The
January 2016 issue of Scientific American ran an article by Clara Moskowitz
titled "Elegant Equations" that presented a few prints from "The Concinnitas Project"
which "...is a collection of ten aquatints produced from the contributions of ten
mathematicians and physicists in response to the prompt to transcribe their 'most
beautiful mathematical expression.'" The renowned mathematicians and scientists
who contributed to the project are
Michael Atiyah,
Enrico Bombieri,
Simon Donaldson,
Freeman Dyson,
Murray GellMann,
Richard Karp,
Peter Lax,
David Mumford,
Stephen Smale,
and Steven
Weinberg.
My personal favorite is "Ampère's Law," by Simon Donaldson, because it incorporates a simple
line drawing along with the familiar equations. It brings back memories of sitting
in electromagnetics class at the University of Vermont watching my seriously brilliant
professor (no kidding),
Dr. Kenneth Golden, draw boundary value problems on the chalkboard and write
out formulas and proofs  all from memory. Aside: Dr. Golden always had an office
full of students during office hours, during which he would work out any problem
in the text book (Field and Wave
Electromagnetics) as easily as most of us perform simple addition.
Next in order of most liked is "Newton's Method," by Stephen Smale. I remember learning about
Newton's Method in a differential equations class, even though, technically, it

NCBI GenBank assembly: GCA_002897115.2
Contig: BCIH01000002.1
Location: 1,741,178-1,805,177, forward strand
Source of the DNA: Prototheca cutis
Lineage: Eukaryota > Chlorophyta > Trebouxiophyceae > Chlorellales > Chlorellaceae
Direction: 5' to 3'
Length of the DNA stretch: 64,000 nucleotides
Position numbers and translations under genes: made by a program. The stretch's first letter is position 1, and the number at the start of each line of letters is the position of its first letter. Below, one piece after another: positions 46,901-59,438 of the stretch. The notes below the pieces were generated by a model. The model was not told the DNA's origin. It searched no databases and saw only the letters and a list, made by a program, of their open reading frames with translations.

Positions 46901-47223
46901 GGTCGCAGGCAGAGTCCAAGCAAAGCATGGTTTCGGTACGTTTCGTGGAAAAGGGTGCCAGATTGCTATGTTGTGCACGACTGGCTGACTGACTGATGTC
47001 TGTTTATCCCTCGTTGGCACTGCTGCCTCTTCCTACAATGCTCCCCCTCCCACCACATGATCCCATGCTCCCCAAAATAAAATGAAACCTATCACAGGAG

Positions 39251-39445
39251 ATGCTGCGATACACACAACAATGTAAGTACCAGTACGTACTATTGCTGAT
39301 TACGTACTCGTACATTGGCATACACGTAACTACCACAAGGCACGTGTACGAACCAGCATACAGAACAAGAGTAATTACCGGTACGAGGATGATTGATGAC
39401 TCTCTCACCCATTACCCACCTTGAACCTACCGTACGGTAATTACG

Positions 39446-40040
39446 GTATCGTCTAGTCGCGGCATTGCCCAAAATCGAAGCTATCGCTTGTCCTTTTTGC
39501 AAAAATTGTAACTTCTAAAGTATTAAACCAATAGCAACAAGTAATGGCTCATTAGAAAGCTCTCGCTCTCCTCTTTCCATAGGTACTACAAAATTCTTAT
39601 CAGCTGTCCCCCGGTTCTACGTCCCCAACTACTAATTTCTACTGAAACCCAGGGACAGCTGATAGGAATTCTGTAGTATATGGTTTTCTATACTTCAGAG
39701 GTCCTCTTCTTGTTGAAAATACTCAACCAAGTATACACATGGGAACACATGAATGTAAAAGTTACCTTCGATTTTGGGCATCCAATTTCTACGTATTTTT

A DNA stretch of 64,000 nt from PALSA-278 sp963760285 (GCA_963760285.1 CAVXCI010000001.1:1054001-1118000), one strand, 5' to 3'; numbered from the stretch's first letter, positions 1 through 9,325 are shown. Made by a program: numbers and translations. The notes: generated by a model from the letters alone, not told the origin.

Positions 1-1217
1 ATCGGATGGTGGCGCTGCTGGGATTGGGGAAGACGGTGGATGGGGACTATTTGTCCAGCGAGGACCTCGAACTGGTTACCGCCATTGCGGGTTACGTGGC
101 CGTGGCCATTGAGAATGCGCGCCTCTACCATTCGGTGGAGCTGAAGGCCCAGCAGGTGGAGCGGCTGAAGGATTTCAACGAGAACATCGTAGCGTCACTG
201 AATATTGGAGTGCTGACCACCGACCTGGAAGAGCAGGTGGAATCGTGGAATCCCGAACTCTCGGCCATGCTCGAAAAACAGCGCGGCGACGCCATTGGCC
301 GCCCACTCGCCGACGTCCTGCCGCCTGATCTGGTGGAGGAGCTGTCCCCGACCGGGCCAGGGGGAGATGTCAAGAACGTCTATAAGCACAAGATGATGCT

is not itself a differential equation.
Newton's Method
(Wikipedia) provides a means of estimating successively
closer approximations to the roots (or zeroes) of a realvalued (i.e., nonimaginary)
function. You begin with a 'best guess' and proceed with calculations. As with most
methods of convergence, this is fraught with traps that could cause the result to
eventually attempt to divide by zero, or go off in a completely erroneous direction.
It has been the subject of much attention.
Richard Karp's entry of "P Versus NP" immediately reminded me of Charlie Epps,
the boy genius mathematician in the television show
NUMB3ERS
whose goal in life was to solve the P = NP quandary. I can solve it for the trivial
case where N = 1 ;)
Surprisingly, Maxwell's Equations was not chosen by any of the ten participants.
As the unwilling victim of societal sensitivity after being constantly bombarded
with messages of how my type  white, heterosexual male  is responsible for all
the world's evils, I feel dutybound to point out that unless one of these ten mathematicians
and scientists is selfidentifying as otherwise in order to gain access to
Target bathrooms, all are, well, old white guys.
Bob Feldman regarding The Concinnitas Project: "The portfolio draws its name from a
word famously used by the Renaissance scholar, artist, architect, and philosopher
Leon Battista Alberti (14041472) to connote the balance of number, outline, and
position (in essence, number geometry, and topology) that he believed characterize
a beautiful work of art."
Posted May 16, 2016